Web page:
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UCI sends mixed message to Armstrong and fellow dopers over their place in cycling

  • By Gregor Brown
  • Published Oct. 22, 2012
Pat McQuaid sent a mixed message for former dopers on Monday's press conference. Photo: Gregor Brown | VeloNews.com

GENEVA (VN) — The UCI sent mixed messages today when it confirmed that Lance Armstrong would lose all seven Tour de France wins. President Pat McQuaid said that Armstrong has no place in cycling, but left the door open for other dopers.

“[The UCI] will recognize the sanction that USADA has imposed,” said McQuaid. “The UCI will ban Lance Armstrong from cycling and the UCI will strip him of his seven titles. Lance Armstrong has no place in cycling.”

The U.S. Anti-Doping Agency sent its investigation files to the UCI on October 10, calling for the federation to erase all of Armstrong’s results since August 1, 1998, and enforce a lifetime ban. As part of the 202-page “Reasoned Decision” file it posted on the Internet, USADA said it received testimonies from 15 cyclists. Of the group, 11 former Armstrong teammates also admitted to doping: Frankie Andreu, Michael Barry, Tom Danielson, Tyler Hamilton, George Hincapie, Floyd Landis, Levi Leipheimer, Stephen Swart, Christian Vande Velde, Jonathan Vaughters and David Zabriskie.

Several have already retired, Barry most recently calling it quits in September. However, Leipheimer, Danielson, Vande Velde and Zabriskie are pushing ahead after serving reduced bans for helping the USADA investigation. The former three race for Vaughters’ Garmin-Sharp team and will continue, but Leipheimer is struggling for his place in cycling.

Omega Pharma-Quick Step terminated his contract last week “in the light of the disclosures.” Leipheimer, as with many of the others, admitted to using EPO. He said in the USADA decision that he was helped using EPO by team manager Johan Bruyneel and team doctors.

“I was sickened by what I read in the USADA report,” McQuaid said. “One example, David Zabriskie, the story he told of how he was coerced and forced into doping was just mind boggling. I found it hard to accept, it was difficult, but I do accept that it did go on.”

Armstrong’s long-time friend and team manager, Johan Bruyneel faces numerous charges as well, including encouraging his riders to dope. After the Postal Service and Discovery teams folded, he continued leading teams, acting as general manager for RadioShack-Nissan through this year. The team cut ties with him after USADA published its “Reasoned Decision.”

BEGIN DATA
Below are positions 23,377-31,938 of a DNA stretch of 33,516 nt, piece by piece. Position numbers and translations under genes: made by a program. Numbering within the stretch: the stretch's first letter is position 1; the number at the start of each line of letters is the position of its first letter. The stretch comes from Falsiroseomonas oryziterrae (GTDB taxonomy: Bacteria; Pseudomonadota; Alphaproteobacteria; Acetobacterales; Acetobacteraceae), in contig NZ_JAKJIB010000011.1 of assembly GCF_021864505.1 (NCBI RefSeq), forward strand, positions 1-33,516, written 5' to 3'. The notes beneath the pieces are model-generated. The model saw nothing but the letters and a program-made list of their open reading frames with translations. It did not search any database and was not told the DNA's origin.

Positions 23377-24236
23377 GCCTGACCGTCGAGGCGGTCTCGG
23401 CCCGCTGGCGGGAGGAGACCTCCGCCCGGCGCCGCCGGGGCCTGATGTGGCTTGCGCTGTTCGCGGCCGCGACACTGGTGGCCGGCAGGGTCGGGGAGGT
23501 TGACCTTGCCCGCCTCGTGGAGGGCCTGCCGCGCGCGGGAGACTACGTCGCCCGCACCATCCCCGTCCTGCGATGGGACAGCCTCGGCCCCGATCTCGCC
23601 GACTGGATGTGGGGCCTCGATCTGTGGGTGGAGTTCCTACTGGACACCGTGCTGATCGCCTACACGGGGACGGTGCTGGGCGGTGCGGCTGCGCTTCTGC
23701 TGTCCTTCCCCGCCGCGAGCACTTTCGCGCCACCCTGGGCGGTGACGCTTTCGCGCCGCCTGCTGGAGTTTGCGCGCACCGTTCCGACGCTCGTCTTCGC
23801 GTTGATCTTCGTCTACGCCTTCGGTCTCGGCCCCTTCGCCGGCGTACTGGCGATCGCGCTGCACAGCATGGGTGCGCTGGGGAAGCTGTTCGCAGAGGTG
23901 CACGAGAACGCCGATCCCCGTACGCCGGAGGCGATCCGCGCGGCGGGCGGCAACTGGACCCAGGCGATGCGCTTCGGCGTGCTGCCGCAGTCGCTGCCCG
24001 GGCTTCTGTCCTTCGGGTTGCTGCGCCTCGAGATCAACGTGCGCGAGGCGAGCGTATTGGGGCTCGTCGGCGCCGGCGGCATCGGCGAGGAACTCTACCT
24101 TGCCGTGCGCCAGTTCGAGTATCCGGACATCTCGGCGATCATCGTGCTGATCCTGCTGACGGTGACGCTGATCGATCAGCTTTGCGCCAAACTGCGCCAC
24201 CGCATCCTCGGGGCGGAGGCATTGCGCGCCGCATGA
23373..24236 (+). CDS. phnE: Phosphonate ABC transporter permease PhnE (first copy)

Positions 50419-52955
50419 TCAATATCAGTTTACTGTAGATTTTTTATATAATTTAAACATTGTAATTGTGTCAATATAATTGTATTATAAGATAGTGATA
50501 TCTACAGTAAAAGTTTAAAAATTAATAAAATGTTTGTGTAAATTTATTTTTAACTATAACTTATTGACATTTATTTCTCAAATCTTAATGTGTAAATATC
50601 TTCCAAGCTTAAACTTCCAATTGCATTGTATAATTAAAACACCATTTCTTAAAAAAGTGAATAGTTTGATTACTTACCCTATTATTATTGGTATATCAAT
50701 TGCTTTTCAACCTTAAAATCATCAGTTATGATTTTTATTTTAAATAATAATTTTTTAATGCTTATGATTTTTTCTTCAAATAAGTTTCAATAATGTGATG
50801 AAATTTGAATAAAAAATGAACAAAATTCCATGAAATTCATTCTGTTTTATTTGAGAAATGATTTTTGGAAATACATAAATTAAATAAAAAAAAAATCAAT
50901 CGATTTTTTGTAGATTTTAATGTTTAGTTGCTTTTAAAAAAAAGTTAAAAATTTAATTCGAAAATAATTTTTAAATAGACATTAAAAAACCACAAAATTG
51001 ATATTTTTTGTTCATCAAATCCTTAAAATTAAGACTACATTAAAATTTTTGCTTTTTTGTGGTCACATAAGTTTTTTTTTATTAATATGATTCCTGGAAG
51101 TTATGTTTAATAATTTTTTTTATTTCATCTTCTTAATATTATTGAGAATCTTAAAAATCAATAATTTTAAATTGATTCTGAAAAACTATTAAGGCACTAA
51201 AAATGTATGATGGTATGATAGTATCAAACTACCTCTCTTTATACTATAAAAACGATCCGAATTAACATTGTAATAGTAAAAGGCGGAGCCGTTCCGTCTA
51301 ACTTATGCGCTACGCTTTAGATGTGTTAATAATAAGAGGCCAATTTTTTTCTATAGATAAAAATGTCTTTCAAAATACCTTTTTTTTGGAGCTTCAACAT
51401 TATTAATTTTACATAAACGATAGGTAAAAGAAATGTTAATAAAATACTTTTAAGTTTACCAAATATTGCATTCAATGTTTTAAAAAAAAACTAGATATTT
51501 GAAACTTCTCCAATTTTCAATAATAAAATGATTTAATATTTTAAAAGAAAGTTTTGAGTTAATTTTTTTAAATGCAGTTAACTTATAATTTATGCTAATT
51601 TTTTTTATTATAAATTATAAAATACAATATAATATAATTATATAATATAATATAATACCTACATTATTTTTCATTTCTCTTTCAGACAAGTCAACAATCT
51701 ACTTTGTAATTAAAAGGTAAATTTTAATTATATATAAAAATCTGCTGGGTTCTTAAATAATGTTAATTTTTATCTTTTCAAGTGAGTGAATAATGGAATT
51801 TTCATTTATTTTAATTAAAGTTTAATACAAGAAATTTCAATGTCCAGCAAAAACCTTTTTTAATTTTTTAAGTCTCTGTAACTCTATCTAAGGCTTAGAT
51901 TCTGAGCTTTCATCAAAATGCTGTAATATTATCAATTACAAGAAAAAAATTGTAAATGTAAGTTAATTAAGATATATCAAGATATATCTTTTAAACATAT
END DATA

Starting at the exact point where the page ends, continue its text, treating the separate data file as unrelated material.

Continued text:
Bruyneel decided to defend himself to an arbitration panel, due to be heard in the coming month. McQuaid said, “Bruyneel’s case is still on-going; I don’t want to comment on it until the case is concluded.” McQuaid sent mixed signals, however, when he condemned Armstrong, but said that others accused of cheating may serve a purpose in cycling.

“Bjarne Riis has his place in cycling,” said McQuaid. “He admitted to doping and admitted to his past, and he is trying to use his past to create a better future for the sport. There is a big difference (between Riis and Armstrong), at this moment, Lance Armstrong has not admitted.”

Riis admitted to doping in 2007, but continues to head Saxo Bank-Tinkoff Bank. Vaughters continues to receive support from his sponsors. Matt White, however, admitted he doped during his time in Armstrong’s teams and lost his job as Australia’s national team director. He may also lose his post as Orica-GreenEdge sports director, as the team investigates.

“There are two views, one which team Sky took, that they don’t want anyone involved with doping in their team, or where people recognize that those people can help the sport move forward,” said McQuaid. “Some of those are helping the sport after admitting the doping. So I think it is possible they can have a place in the sport.”

Despite applauding the efforts of Riis and Vaughters, McQuaid mixed the message when he reminded the nearly 100 journalists gathered that in June 2011, the UCI created a rule that prevents dope cheats from taking a management position. He added, “So anybody that tests positive since that rule was put into place, there is no place for them in the sport afterwards.”

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Gregor Brown

Gregor Brown

Bikes kept Gregor Brown out of trouble growing up in Oklahoma — BMX, freestyle and then watching Greg LeMond's Tour de France wins on CBS television's weekend highlights shows. The drama of the 1998 Tour, however, truly drew him into the fold. With a growing curiosity in European races and lifestyle, he followed his heart and established camp on Lake Como's shores in 2004. Brown has been following the Giro, the Tour and every major race in Europe since 2006. He will tell you it is about the "race within the race" – punching out the news and running to finish – but he loves a proper dinner, un piatto tipico ed un vino della zona.

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